The Determinants of Election to the United Nations Security Council

36 Pages Posted: 29 Aug 2012

See all articles by Axel Dreher

Axel Dreher

Heidelberg University

Matthew Gould

University of Westminster

Matthew D. Rablen

Brunel University London - Department of Social Sciences, Media and Communications

James Raymond Vreeland

Princeton University - Woodrow Wilson School of Public and International Affairs

Date Written: July 31, 2012

Abstract

The United Nations Security Council (UNSC) is the foremost international body responsible for the maintenance of international peace and security. Members vote on issues of global importance and consequently receive perks – election to the UNSC predicts, for instance, World Bank and IMF loans. But who gets elected to the UNSC? Addressing this question empirically is not straightforward as it requires a model that allows for discrete choices at the regional and international levels; the former nominates candidates while the latter ratifies them. Using an original multiple discrete choice model to analyze a dataset of 180 elections from 1970 to 2005, we find that UNSC election appears to derive from a compromise between the demands of populous countries to win election more frequently and a norm of giving each country its turn. Involvement in warfare lowers election probability, but there is little evidence that the level of economic development or foreign aid predict election.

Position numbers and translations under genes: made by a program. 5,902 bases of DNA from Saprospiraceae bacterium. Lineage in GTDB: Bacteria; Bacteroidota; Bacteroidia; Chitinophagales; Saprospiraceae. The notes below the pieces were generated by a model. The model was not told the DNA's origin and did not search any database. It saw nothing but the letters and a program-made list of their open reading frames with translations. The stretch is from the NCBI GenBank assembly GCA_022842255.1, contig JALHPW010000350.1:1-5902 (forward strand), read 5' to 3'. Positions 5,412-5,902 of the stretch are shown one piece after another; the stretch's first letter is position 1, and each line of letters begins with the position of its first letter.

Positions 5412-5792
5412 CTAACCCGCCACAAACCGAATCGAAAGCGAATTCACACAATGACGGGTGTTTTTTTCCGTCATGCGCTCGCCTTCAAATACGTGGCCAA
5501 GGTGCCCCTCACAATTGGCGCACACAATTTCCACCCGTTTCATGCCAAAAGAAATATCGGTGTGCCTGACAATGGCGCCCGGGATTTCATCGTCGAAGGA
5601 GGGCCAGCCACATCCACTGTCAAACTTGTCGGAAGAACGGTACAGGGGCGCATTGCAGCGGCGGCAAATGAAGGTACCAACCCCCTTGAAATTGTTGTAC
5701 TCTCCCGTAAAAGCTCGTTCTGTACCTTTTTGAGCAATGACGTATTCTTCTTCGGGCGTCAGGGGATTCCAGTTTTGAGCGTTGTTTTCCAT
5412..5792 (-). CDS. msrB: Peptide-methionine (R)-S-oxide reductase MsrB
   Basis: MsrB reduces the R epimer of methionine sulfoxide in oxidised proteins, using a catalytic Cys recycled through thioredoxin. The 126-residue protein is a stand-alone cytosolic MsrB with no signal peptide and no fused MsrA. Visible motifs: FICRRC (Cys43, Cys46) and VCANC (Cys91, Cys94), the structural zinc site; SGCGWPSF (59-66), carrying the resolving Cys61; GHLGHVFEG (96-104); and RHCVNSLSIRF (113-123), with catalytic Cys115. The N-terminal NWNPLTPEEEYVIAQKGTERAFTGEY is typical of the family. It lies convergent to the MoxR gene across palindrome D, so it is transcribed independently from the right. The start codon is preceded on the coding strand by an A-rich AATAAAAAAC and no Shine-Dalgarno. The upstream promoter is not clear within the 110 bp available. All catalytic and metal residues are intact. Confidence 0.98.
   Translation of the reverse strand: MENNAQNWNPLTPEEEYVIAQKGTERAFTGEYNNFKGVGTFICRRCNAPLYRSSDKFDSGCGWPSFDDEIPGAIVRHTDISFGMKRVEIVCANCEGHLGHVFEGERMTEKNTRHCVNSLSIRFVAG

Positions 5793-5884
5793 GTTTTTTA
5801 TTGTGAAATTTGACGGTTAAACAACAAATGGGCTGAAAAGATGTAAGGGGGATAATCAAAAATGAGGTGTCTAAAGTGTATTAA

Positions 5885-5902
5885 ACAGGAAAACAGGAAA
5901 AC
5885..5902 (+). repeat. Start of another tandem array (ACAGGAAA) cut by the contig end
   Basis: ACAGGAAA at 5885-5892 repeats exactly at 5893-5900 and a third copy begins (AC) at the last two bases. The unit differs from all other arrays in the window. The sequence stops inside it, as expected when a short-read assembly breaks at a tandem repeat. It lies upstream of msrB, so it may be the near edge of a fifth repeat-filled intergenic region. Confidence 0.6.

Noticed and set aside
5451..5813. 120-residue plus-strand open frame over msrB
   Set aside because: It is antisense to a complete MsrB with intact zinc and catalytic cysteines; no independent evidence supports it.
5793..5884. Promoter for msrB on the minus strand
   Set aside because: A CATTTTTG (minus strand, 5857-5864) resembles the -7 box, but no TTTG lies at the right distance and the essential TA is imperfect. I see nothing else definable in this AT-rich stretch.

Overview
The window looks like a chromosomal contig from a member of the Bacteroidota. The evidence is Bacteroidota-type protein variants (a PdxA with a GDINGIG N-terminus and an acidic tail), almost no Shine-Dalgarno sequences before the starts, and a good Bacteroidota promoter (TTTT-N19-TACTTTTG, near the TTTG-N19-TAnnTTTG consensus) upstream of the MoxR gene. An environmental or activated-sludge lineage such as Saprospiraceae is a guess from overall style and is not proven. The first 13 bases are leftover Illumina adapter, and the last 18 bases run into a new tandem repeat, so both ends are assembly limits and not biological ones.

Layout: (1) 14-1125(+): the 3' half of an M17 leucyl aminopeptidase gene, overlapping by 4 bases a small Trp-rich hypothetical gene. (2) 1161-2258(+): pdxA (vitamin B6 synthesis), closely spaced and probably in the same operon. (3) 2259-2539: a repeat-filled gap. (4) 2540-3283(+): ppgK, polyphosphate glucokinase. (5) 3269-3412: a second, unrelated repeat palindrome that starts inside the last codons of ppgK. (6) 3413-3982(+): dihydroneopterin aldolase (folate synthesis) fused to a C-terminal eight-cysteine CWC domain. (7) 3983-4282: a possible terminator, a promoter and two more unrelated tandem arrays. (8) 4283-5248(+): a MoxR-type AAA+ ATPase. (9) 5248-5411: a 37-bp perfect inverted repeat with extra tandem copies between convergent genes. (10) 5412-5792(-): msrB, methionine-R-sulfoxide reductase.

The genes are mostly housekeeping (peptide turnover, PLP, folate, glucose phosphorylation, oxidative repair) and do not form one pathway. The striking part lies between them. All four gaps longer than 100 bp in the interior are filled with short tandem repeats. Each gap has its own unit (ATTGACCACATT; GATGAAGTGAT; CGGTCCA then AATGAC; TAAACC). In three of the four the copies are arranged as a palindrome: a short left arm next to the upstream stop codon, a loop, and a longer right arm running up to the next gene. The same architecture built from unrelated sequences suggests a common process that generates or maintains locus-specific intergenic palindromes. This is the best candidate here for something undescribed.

Keywords: United Nations, Security Council, turn-taking norm, elections

JEL Classification: F530, F550, O190

Suggested Citation

Dreher, Axel and Gould, Matthew and Rablen, Matthew D. and Vreeland, James Raymond, The Determinants of Election to the United Nations Security Council (July 31, 2012). CESifo Working Paper Series No. 3902. Available at SSRN: https://ssrn.com/abstract=2137541

Axel Dreher (Contact Author)

Heidelberg University ( email )

Grabengasse 1
Heidelberg, 69117
Germany

HOME PAGE: http://www.axel-dreher.de

Matthew Gould

University of Westminster ( email )

309 Regent Street
London, W1R 8AL
United Kingdom

Matthew D. Rablen

Brunel University London - Department of Social Sciences, Media and Communications ( email )

Kingston Lane
Uxbridge, Middlesex UB8 3PH
United Kingdom

James Raymond Vreeland

Princeton University - Woodrow Wilson School of Public and International Affairs ( email )

Princeton University
Princeton, NJ 08544-1021
United States

HOME PAGE: http://www.profvreeland.com

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